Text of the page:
Like this comment
Posted by Frank T
a resident of Menlo Park
on Apr 4, 2011 at 4:10 pm

Cut it more so that we can sleep at night without the obnoxious horn noise!

Like this comment
Posted by no new roads
a resident of Adobe-Meadow
on Apr 4, 2011 at 5:33 pm

We don't need new taxes to support Caltrain. Just cancel all the worthless highway projects and use that money for Caltrain instead. We have way too many highways already.

Like this comment
Posted by Donald
a resident of South of Midtown
on Apr 4, 2011 at 5:48 pm

Whether you like Caltrain or not, a proposal this important to so many people should be available in advance of the meeting at which it will be voted on. Burt et. al. are absolutely right.

Like this comment
Posted by Martin
a resident of Downtown North
on Apr 4, 2011 at 8:32 pm

I agree with the issues of proposing and voting at the same meeting, but its time for Caltrain to be a M-F "commute rail", and stop the needless empty trains running in off-hours.

Like this comment
Posted by Jenny
a resident of Charleston Gardens
on Apr 5, 2011 at 8:19 am

There was a recent article in the Daily Telegraph of London critical of fare increases and all the cuts made to the commuter service through south-east England to the coast.

These cuts and fare increases to the local commuter line have been made to force commuters onto the new High Speed train between London and the Channel Tunnel. The same cuts and fare increases are being similarly copied by Caltrains!!!

Ironically, riders of the new high speed train service in England are finding that it actually takes longer to ride the new HSR line to get to their destination in London than it did to ride the fast trains on the old train tracks. Meanwhile their fares have gone way up and they are being greatly inconvenienced.

All this is coming to light because the Prime Minister wants to build another HSR line where existing train service exists between London and Birmingham; and the Brits and pushing back and saying "No".

Anyway the arguments are eerily similar to CalTrains.

Like this comment
Posted by Caltrainrider
a resident of Another Palo Alto neighborhood
on Apr 5, 2011 at 2:10 pm

The loudest trains at night are the freight trains which will run regardless of Caltrain's schedule. The passenger trains at night are far less empty than many of the daytime trains.
Caltrain is dreaming if they think they will succeed running commute hour trains only. Caltrain passengers commute knowing that if they get stuck at work they can take a later train. Without that flexibility, many (including myself) will go back to their cars.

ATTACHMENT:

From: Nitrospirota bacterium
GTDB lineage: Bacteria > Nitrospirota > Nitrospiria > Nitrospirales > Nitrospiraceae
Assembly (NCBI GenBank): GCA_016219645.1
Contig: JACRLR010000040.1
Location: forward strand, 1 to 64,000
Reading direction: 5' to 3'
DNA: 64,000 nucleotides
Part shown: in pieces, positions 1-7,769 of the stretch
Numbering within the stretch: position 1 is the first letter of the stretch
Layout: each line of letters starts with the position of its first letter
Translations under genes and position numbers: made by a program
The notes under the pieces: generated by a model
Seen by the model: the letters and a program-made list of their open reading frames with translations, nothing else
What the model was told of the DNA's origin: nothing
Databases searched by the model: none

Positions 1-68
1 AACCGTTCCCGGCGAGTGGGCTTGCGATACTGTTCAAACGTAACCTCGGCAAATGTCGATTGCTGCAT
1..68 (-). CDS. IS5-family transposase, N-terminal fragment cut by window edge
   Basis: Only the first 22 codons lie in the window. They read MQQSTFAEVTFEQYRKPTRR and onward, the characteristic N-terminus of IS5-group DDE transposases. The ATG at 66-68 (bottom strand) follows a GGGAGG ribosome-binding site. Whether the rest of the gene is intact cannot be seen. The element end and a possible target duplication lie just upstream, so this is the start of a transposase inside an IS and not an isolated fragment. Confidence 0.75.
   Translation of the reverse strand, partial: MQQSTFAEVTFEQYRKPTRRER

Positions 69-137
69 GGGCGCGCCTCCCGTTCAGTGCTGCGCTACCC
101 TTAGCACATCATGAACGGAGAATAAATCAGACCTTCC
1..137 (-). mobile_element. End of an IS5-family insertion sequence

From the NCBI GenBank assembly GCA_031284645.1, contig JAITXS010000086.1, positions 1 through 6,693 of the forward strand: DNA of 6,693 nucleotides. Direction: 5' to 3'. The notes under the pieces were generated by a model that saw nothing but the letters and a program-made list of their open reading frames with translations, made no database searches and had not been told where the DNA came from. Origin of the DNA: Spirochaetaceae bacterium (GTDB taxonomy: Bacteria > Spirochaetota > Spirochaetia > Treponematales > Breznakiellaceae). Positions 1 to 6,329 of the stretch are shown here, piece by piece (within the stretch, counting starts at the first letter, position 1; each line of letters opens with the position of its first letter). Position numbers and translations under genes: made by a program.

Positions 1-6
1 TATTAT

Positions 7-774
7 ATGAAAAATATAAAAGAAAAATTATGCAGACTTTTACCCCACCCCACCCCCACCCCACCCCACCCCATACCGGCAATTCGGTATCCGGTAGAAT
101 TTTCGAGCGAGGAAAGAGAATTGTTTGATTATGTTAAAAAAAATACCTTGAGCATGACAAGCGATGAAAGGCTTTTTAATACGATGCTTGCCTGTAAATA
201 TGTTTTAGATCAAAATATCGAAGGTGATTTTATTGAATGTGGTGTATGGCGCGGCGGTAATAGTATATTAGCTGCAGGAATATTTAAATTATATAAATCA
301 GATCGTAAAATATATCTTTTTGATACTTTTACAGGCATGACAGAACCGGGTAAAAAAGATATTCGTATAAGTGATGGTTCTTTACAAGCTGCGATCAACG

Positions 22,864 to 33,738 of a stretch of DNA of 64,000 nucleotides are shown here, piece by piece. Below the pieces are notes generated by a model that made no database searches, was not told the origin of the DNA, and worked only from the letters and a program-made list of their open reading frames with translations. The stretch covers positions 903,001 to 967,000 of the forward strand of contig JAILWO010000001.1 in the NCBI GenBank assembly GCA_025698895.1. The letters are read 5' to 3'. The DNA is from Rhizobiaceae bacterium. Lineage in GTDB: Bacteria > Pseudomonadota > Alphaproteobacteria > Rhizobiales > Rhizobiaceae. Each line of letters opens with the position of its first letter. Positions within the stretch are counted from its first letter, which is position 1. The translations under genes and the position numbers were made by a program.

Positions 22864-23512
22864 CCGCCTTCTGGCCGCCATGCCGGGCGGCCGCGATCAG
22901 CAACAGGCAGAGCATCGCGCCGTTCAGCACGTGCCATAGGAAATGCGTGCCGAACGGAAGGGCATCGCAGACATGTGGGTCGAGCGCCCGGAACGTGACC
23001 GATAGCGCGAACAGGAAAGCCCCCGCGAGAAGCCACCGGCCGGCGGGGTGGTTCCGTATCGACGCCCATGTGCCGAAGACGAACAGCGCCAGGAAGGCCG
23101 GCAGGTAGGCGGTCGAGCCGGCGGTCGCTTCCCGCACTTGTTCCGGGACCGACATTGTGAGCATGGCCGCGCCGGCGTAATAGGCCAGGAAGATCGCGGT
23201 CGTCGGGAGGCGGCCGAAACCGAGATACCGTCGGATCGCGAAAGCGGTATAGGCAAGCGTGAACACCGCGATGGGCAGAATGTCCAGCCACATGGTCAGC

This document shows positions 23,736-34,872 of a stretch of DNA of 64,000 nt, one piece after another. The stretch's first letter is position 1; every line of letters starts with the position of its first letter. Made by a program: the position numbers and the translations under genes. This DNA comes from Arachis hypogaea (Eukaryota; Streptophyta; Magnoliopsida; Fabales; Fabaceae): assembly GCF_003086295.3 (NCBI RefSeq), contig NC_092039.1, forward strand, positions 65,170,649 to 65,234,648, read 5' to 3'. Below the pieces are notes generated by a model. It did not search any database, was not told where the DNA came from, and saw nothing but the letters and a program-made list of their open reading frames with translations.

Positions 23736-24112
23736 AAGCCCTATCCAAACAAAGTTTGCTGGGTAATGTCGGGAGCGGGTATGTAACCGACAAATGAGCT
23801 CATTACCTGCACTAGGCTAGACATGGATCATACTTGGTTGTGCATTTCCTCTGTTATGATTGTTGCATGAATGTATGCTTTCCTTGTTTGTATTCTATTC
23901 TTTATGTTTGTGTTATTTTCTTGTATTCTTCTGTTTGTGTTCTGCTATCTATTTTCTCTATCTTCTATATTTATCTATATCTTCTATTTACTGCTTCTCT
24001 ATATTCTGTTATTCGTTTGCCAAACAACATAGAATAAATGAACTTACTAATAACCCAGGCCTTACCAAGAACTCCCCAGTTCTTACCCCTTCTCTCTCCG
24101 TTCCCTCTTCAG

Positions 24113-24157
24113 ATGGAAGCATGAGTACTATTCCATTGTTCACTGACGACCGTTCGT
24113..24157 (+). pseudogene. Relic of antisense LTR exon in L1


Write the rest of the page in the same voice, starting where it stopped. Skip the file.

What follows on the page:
Like this comment
Posted by tjw
a resident of Downtown North
on Apr 5, 2011 at 4:10 pm

I commuted by car for years, and I have all the usual hang-ups about the "freedom" of cars, but after commuting by Caltrain for the past 5 months, now it feels like the train frees me from the stress and needless delays of traffic. I never knew how stressful rush hour driving was until I got away from it. Now there are times when I have to drive to work, and I find myself trapped, at the mercy of traffic and other people's driving skills, which isn't freedom at all. I still love my car but it seems such a waste to wear it down driving to and from work every day. After adjusting to a walk-bike-train lifestyle I don't want to go back!

Please don't make me drive to work!!!

Like this comment
Posted by Robert McDiarmid
a resident of Professorville
on Apr 7, 2011 at 2:26 pm

Unless the Palo Alto City Council has ways to help fund Caltrain - instead of only bitching and complaining - - they had best drop this. Palo Alto is already the laughing stock of the region over it's obsession with high speed rail. But try and limit services and they start crying wolf. These emperors are wearing no clothes.

It's time that Caltrain got a dedicated tax-based funding source rather than having to settle for handouts from San Mateo County Transit District, San Francisco Municipal Transportation Authority and Santa Clara Valley Transportation Authority.

Palo Alto could show clear leadership on the issue by being the first municipality to put their money where their MOUTH is.